By Robert Preidt
HealthDay Reporter

TUESDAY, Feb. 11, 2020 (HealthDay Information) — Far too several teenage boys at chance for HIV an infection are analyzed for the AIDS-leading to virus in the United States, researchers say.

And this contributes to the growing epidemic of undiagnosed HIV in the country.

Close to 15% of HIV bacterial infections in the United States are undiagnosed, but the undiagnosed fee is extra than three.five situations greater (fifty one%) amongst thirteen- to 24-calendar year-olds, according to the research authors.

“Doctors — pediatricians in particular — will need to be owning extra frank and open discussions with their male teenage clients,” said research co-creator Brian Mustanski. He’s director of the Northwestern University School of Drugs Institute for Sexual and Gender Minority Well being and Wellbeing.

“If parents question their teen’s provider to discuss about sexual health and testing, this may perhaps be sufficient to start out that critical dialogue in the exam home, foremost to an HIV exam,” Mustanski said in a university information launch.

These talks must include things like a thorough sexual record and a dialogue about sexual orientation — “preferably a private dialogue with out parents current,” he extra.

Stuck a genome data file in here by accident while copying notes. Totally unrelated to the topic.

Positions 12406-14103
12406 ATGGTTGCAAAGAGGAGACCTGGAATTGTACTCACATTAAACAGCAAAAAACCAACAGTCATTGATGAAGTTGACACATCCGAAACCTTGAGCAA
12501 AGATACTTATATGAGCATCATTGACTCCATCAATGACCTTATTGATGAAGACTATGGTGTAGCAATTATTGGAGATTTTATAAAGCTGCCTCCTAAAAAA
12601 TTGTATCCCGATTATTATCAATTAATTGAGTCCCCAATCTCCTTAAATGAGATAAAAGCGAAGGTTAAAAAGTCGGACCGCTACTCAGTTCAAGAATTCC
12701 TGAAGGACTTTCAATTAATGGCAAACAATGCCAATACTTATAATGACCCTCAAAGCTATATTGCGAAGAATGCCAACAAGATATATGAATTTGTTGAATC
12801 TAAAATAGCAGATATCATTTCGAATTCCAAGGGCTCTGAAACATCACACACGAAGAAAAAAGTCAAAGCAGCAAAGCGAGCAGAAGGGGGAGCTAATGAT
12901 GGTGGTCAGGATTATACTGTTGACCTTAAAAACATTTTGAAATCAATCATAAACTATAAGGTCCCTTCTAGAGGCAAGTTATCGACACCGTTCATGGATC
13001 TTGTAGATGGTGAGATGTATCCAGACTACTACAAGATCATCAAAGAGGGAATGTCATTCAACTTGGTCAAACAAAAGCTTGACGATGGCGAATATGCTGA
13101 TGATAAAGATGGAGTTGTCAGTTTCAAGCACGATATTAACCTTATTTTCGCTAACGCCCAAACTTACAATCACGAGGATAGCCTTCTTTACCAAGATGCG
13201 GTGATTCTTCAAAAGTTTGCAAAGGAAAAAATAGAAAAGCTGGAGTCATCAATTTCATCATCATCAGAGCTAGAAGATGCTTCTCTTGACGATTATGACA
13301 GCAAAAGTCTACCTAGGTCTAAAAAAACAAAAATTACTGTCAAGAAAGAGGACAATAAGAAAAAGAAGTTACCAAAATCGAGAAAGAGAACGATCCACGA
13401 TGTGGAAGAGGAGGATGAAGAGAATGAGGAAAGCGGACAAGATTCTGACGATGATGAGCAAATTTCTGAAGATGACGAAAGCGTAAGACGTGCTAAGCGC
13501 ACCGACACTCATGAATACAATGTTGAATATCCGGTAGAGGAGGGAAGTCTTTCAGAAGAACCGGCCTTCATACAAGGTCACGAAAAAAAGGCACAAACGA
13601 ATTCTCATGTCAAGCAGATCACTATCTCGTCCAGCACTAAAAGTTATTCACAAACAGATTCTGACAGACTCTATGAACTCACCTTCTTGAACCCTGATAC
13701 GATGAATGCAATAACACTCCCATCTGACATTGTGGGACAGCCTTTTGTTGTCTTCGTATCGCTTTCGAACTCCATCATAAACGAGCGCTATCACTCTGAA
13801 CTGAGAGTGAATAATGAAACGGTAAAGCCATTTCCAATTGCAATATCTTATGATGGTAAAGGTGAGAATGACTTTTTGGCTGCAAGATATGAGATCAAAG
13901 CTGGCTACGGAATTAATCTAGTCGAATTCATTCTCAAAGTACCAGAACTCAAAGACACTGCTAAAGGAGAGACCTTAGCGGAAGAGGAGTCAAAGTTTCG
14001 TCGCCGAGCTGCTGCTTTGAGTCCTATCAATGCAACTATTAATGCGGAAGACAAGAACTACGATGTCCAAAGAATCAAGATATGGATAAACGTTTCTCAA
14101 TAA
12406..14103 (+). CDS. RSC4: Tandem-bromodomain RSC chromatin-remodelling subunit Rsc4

For the research, the investigators questioned nearly seven-hundred gay, bisexual and questioning male teens, aged thirteen to eighteen, if they’d at any time experienced an HIV exam. The researchers also questioned about their sexual behaviors and condom use, any HIV instruction from faculties and loved ones, sexual health conversations with medical doctors, HIV information, and attitudes about prevention and chance.

All round, less than just one in 4 experienced at any time experienced an HIV exam. Only just one-third of people who engaged in anal intercourse with out a condom — which carries a high chance of HIV transmission — said they’d been analyzed, according to the report.

Barriers to HIV testing amongst this high-chance group of teen boys include things like getting unaware that they can lawfully consent to an HIV exam, not recognizing exactly where to get analyzed and fears of getting outed, the research authors said.

Factors that increase the probability of testing include things like speaking with parents about intercourse and HIV prevention, recognizing simple points about HIV, experience that testing is critical and experience empowered to do it.

The research was revealed on the web Feb. 11 in the journal Pediatrics.

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Source: Northwestern University, information launch, Feb. 11, 2020



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